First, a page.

Perhaps the last boss to escape punishment for doing so was Harry Redknapp. After finding fault with Mark Clattenburg for not disallowing a Nani goal in a match between Tottenham and Manchester United, the media played up the possibility of a hefty fine from the FA. Redknapp suggested that, were he fined for speaking to the media as required immediately after the match, he should be free to be truthful.

Unsure how to respond to the prospect that one of the more quotable figures in the English game might refuse to speak to the press, the FA limited their response to a verbal warning. It helped the decision was a controversial interpretation of the rules. The former United winger's goal had come after he rushed in to take the ball away from Spurs keeper Heurelho Gomes, who had nudged the ball with his foot in advance of a free kick. Gomes argued he was merely placing the ball, but Clattenburg agreed with Nani's interpretation that the nudge amounted to the free kick being taken. Less than a year later, though, the FA was much less forgiving towards Sir Alex Ferguson's post-match tirade against Martin Atkinson, handing the temperamental Scot a five-match ban. Notice was served. The fix was in. Free speech was out.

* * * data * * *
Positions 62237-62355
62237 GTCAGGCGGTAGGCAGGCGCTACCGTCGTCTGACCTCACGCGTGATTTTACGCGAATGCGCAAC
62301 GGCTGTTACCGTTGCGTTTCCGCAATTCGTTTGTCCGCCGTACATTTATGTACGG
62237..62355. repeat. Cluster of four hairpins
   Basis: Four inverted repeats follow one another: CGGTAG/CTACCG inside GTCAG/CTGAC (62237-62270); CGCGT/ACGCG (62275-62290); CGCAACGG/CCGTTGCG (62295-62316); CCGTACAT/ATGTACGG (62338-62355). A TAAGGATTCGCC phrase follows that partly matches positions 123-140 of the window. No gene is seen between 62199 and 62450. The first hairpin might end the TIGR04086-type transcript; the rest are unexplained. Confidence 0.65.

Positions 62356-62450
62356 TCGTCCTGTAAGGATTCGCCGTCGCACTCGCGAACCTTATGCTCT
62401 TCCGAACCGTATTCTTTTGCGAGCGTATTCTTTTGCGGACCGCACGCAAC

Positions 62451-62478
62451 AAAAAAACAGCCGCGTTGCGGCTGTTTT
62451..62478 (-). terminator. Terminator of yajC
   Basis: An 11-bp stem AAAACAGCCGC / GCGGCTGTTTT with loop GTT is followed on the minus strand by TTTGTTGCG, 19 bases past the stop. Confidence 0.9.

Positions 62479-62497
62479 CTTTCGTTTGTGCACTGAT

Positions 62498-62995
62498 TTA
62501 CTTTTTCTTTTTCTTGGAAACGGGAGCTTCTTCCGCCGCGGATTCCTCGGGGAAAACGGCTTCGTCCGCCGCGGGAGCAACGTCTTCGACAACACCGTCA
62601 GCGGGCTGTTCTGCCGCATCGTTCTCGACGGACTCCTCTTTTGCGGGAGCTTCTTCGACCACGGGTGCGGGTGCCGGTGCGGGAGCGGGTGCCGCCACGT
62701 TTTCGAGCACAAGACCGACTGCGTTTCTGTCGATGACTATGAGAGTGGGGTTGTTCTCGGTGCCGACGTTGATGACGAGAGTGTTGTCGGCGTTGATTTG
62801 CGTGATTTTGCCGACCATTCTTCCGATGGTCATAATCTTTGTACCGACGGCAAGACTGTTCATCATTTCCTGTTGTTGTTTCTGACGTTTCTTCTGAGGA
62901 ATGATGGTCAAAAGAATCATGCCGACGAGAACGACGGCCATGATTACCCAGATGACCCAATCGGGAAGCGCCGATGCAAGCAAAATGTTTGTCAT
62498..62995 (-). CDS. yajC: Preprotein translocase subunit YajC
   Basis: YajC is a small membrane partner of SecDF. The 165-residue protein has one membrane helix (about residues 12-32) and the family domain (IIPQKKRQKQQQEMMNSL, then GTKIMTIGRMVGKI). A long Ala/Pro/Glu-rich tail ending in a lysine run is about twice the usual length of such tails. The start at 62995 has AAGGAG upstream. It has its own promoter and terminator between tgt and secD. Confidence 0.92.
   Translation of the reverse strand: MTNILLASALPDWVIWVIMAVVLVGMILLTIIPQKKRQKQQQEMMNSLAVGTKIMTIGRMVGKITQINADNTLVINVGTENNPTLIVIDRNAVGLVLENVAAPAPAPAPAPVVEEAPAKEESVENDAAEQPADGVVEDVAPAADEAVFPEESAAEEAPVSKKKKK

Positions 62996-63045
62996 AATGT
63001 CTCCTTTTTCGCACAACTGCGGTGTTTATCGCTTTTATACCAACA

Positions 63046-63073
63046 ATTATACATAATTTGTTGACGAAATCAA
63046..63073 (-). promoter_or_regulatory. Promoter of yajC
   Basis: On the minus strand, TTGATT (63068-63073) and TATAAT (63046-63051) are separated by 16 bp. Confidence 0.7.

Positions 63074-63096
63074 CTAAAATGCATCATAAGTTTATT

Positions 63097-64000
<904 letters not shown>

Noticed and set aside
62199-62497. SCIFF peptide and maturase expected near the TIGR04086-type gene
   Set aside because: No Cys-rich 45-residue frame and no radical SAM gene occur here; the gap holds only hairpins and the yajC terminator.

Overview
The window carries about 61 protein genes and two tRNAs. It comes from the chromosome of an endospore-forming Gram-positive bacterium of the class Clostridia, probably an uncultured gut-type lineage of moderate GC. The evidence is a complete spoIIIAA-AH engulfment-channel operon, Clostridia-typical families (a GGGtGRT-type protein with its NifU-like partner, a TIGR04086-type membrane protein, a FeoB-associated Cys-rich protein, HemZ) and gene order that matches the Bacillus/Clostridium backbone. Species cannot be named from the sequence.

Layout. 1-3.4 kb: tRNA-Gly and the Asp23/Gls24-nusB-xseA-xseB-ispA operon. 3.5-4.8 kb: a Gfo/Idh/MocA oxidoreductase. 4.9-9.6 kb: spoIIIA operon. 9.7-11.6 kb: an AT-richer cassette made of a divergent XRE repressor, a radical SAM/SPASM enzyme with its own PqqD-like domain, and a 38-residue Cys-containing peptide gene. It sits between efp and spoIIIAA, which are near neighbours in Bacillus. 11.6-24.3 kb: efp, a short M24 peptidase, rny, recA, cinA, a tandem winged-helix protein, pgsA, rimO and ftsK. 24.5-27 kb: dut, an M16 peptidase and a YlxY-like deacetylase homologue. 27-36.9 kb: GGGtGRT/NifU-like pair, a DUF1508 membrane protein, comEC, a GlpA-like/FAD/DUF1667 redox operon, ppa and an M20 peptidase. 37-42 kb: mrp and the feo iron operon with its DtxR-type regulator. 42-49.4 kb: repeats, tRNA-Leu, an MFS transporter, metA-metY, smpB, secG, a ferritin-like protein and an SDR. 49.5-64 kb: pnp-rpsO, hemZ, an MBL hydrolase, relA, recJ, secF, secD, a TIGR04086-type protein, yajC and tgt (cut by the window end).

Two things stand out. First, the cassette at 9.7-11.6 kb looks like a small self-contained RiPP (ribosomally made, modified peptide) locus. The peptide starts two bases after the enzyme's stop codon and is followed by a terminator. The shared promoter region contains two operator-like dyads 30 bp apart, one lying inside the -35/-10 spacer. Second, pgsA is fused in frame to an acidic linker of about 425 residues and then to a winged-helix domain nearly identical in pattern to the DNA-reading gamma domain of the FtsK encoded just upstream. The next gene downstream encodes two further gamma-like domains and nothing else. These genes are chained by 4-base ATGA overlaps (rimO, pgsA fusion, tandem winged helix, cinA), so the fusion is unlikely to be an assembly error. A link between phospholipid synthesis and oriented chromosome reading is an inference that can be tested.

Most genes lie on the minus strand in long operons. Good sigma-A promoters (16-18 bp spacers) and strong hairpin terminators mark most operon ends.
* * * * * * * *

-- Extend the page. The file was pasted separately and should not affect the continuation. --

That's why it was encouraging to hear Pep Guardiola take on a journalist this week in a Manchester City presser after his humbling defeat to former club Barcelona.
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Responding with "You would like that, wouldn't you?" to the question of whether he thinks he should change his style to succeed in the Premier League, then going on to note he's won titles at the rate of three per year for his career, better even than Fergie, was almost certainly unexpected. Not only have journalists been emboldened in their audacity by the FA's protection, but Guardiola is widely known for his professional courtesy. Not that the Spaniard lost his cool. The pointed reminder the reporter in question needed Pep more than Pep needed him was delivered with a friendly smile.

Of course, Pep must now back up his boast by claiming silverware in the majority of the four competitions in which City is involved. One suspects doing so won't be as easy in England as it was in Spain or Germany, and he admitted he would go back to Spain should he fail. Nonetheless, it's encouraging to see an honest personality living in the moment, enjoying himself, and gladly exposing, rather than suffering a fool. As I've noted elsewhere, the business of sport has become far too full of itself. It desperately needs a healthy injection of fun.
Martin Palazzotto

The former editor of World Football Columns, Martin authored the short story collection strange bOUnce. He appeared in several other blogs which no longer exist. Old, he likes to bring out defunct. If outdated sport and pop-cultural references intrude on his meanderings for It's Round and It's White, don't be alarmed. He's harmless.